Problems include that this is not a stable equilibrium (a suitable control system might solve that problem), and that the magnetic field strengths required would be quite large (would high-temperature superconductors be cold enough in space, and, if so, would they solve that problem?). But I don't think this is actually an idea that warrants immediate fishboning.
TerranFury, Dec 21 2006

       Lurch says the poles are a null area, wrong. these mag. lines match the same on a bar magnet. where is it strongest in this bar? at the poles! One problem is that earth's magnetic north/south is different from true N/S. Some scienctists also believe these mag poles are moving, and there is evidence that the poles have flipped throughout the ages.
the great unknown, Aug 08 2007

       You can't even balance two magnets down here on Earth using their repulsive forces alone - it's always an unstable equilibrium at best. Any magnetic repulsion system needs an active stabilizing system to avoid collapsing.   

       Add to that the fact that the Earth's magnetic field is extremely weak - even on the strongest magnets its force is minuscule compared to gravity.   

       Moving charged particles do "bounce" off the poles in the Earth's magnetic field, because they spiral around the field lines, and the spiral gets tighter and tighter and finally reverses direction as the lines get closer together at the pole. The aurora borealis (or aurora australis in the southern hemisphere) is where the most energetic charged particles manage to get right down to atmosphere before bouncing back up again - there are loads more that never get so far down.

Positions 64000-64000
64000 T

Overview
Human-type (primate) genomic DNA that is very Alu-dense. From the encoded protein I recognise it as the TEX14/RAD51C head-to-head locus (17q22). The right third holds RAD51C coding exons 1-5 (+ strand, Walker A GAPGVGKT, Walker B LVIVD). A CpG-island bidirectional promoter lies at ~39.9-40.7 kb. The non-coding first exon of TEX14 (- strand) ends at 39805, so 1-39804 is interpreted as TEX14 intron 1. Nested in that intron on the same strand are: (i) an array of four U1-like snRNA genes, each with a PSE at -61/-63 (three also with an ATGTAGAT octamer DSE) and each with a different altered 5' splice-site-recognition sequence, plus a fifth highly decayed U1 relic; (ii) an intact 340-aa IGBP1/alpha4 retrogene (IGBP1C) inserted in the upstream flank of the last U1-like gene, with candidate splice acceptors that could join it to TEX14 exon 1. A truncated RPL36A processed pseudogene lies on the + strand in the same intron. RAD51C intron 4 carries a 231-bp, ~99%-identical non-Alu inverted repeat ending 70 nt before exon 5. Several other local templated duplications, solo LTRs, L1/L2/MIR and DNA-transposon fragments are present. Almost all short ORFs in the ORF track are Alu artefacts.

Geostationary satellites are a subset of geosynchronous satellites - the ones that are in circular equatorial orbits, so they remain exactly above the same point on the Earth's surface all the time. They're never EXACTLY stationary, of course - but some are very close. Any slight eccentricity in the orbit makes them get a bit ahead during part of the day, and a bit behind at other times; any slight tilt in the orbit makes them move north and south on a daily basis - and of course any slight error in the orbital period makes them gain or lose steadily. In practice you always have all three errors to some degree.   

       A geosynchronous satellite has an orbital period exactly matching the (sidereal - star not Sun relative) day, but the orbit can be eccentric or tilted as much as it likes.
Cosh i Pi, Aug 08 2007

       There are uses for "statites" as Dr. Forward called his idea. But this idea isn't a way to make one. The magnetic field isn't nearly strong enough.
baconbrain, Aug 08 2007

       The magnetic field is weaker than the gravitational field.
marklar, Aug 09 2007

       //It may in theory be possible to use magnetic power to keep objects above the surface of the earth's magnetic poles//
//The good news is your satellite will crash //
//Some scienctists also believe these mag poles are moving, and there is evidence that the poles have flipped throughout the ages.//

       Perhaps this is why penguins don't watch satellite TV.
Ling, Aug 09 2007

       Maybe this could be done with magnetic fields, but it could also be done with solar sails. I'm surprised more 'bakers aren't for it.
Moonguy, Jun 09 2008